Claude Boccara

Honorary Dean of Research

Full-field optical coherence tomography (FF-OCT) is an en face, broadband interferometric imaging approach that offers many advantages for life-science applications, including fast tissue imaging at the cellular level. Like other OCT approaches, it provides the benefits of noninvasive, nondesctructive in-vivo imaging, but unlike the others, FF-OCT images in the transverse orientation and thus enables high lateral resolution.

This webcast will discuss the “whys” and the “hows” of FF-OCT including basic principles of the setup and elementary signal processing. It will also report recent advances and applications--including endoscopic adaptation, tissue elasticity mapping, and multimodal imaging--along with more established applications in clinical research (breast, brain and kidney), dermatology/cosmetology (both in-vivo and ex-vivo), and animal models for developmental biology.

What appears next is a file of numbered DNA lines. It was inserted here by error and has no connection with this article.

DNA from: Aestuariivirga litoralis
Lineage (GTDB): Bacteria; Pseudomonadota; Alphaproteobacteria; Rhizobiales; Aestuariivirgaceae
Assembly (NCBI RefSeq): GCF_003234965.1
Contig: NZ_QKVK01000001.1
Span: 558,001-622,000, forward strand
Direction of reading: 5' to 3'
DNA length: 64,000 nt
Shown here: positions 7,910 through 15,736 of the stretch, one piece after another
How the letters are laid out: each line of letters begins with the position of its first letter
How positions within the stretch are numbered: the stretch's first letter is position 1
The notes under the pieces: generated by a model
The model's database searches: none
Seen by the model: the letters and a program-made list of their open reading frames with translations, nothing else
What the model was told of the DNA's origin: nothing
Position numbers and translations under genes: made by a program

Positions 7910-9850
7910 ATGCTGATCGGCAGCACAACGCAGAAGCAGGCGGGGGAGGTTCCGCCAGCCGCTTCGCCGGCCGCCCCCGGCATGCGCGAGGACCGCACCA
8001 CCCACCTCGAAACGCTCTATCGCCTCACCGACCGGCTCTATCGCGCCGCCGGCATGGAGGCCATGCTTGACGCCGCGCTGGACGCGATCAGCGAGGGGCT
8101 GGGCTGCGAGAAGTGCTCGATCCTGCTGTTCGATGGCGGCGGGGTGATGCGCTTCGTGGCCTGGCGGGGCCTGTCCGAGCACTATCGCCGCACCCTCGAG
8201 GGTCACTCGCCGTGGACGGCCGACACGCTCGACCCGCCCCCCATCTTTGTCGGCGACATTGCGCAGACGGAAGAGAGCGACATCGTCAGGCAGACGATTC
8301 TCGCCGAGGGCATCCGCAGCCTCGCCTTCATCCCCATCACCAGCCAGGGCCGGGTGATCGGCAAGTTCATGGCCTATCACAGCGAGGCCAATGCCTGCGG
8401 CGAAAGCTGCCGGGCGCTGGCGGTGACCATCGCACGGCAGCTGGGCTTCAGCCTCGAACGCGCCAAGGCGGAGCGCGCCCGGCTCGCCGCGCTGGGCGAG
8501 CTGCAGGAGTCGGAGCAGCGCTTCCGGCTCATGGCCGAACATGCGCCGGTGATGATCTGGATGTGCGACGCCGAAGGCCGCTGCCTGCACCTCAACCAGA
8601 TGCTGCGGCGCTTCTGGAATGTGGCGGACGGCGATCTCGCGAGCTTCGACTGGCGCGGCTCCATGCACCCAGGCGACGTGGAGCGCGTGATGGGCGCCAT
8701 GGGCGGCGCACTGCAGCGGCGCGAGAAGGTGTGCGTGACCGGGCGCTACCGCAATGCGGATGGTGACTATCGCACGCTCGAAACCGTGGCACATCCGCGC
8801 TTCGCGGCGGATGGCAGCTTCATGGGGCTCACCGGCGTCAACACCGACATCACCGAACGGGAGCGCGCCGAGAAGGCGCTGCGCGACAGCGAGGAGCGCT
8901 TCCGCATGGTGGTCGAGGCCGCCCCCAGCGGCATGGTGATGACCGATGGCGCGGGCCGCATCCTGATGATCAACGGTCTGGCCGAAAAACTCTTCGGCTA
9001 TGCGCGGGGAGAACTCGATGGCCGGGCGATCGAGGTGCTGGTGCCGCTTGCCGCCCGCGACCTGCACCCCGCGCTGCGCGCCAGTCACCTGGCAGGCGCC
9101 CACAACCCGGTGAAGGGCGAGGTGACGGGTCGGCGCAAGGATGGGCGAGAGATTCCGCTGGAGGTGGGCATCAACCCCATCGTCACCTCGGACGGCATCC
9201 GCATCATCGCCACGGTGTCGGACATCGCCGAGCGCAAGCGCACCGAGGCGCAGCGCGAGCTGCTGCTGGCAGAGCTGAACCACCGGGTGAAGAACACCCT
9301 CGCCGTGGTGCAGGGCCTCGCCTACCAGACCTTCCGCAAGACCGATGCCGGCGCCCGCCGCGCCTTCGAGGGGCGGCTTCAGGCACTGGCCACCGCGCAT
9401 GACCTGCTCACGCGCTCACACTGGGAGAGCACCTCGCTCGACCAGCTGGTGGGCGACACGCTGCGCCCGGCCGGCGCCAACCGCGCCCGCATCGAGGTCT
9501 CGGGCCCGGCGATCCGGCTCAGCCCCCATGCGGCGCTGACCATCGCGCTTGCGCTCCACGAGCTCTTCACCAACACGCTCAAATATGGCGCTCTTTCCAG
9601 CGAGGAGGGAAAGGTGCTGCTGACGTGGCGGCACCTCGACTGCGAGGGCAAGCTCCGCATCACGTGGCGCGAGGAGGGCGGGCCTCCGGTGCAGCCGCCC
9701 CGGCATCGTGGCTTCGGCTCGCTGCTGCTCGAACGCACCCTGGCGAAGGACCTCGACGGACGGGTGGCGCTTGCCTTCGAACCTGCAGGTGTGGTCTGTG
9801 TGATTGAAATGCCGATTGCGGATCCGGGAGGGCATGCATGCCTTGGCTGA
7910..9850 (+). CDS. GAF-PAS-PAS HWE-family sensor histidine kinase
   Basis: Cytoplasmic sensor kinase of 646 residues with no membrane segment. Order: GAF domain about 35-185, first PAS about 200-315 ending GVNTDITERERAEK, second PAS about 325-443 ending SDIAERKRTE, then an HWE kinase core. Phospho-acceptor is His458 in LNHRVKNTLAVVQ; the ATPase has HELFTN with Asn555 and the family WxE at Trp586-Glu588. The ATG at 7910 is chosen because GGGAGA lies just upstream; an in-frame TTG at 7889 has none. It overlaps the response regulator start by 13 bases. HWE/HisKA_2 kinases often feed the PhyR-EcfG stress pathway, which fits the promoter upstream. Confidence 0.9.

FIGURE 1. What looks like a more traditional OCT image (left) is actually a reconstruction of all slices registered during Cell OCT imaging of a rat’s anterior eye (cornea). The Cell OCT approach enables cellular-resolution views of transverse slices (right).
Test & Measurement

OPTICAL COHERENCE TOMOGRAPHY: Full-field OCT approaches clinical application

April 1, 2009
Newly developed Cell OCT, an approach to full-field optical coherence tomography, has enabled researchers to image breast-cancer tissue with histology-like results.